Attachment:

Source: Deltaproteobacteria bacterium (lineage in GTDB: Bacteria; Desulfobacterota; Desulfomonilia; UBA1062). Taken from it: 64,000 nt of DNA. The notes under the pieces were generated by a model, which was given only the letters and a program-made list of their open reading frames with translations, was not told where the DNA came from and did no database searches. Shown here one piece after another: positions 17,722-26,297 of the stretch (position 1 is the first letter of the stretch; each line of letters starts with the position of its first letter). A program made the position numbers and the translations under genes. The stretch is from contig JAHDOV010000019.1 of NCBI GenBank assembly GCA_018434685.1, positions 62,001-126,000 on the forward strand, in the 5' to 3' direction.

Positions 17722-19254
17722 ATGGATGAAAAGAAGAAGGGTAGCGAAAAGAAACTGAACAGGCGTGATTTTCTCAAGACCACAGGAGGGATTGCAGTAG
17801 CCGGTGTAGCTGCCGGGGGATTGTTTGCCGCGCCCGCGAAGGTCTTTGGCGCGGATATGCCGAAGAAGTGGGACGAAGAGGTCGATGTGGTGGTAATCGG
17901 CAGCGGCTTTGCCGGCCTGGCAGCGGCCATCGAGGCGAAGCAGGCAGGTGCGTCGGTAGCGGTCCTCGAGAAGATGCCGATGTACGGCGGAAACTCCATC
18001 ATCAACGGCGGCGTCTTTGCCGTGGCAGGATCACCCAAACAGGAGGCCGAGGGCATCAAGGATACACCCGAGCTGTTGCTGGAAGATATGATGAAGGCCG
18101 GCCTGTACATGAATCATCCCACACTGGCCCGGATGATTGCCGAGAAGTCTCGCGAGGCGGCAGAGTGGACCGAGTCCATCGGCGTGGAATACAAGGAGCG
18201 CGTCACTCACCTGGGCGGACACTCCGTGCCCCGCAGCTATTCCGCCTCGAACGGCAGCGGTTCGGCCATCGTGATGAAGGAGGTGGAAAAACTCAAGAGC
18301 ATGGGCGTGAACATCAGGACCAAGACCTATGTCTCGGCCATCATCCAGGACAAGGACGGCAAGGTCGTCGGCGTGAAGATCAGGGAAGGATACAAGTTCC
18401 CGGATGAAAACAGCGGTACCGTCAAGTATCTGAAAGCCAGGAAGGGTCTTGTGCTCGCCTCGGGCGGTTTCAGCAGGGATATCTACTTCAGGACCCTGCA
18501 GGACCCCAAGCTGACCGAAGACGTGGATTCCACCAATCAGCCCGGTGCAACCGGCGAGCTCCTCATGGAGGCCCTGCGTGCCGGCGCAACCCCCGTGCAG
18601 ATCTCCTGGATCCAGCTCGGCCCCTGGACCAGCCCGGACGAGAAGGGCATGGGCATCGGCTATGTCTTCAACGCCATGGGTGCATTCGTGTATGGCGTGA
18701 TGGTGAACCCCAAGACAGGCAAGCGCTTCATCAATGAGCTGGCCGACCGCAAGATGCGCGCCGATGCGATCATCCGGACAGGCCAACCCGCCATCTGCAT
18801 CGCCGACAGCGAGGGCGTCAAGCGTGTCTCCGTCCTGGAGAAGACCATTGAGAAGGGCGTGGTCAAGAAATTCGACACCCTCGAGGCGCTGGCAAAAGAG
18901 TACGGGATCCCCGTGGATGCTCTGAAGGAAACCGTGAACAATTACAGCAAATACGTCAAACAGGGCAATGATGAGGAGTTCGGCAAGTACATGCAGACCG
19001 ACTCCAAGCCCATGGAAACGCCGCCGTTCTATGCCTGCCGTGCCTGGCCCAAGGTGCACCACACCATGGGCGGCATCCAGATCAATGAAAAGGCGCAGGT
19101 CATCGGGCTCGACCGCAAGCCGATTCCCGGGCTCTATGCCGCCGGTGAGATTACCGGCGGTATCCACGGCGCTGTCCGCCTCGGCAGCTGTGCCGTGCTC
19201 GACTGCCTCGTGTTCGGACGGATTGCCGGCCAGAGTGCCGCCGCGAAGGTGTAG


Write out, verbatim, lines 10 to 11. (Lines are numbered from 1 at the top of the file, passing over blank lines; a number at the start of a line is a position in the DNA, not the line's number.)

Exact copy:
18401 CGGATGAAAACAGCGGTACCGTCAAGTATCTGAAAGCCAGGAAGGGTCTTGTGCTCGCCTCGGGCGGTTTCAGCAGGGATATCTACTTCAGGACCCTGCA
18501 GGACCCCAAGCTGACCGAAGACGTGGATTCCACCAATCAGCCCGGTGCAACCGGCGAGCTCCTCATGGAGGCCCTGCGTGCCGGCGCAACCCCCGTGCAG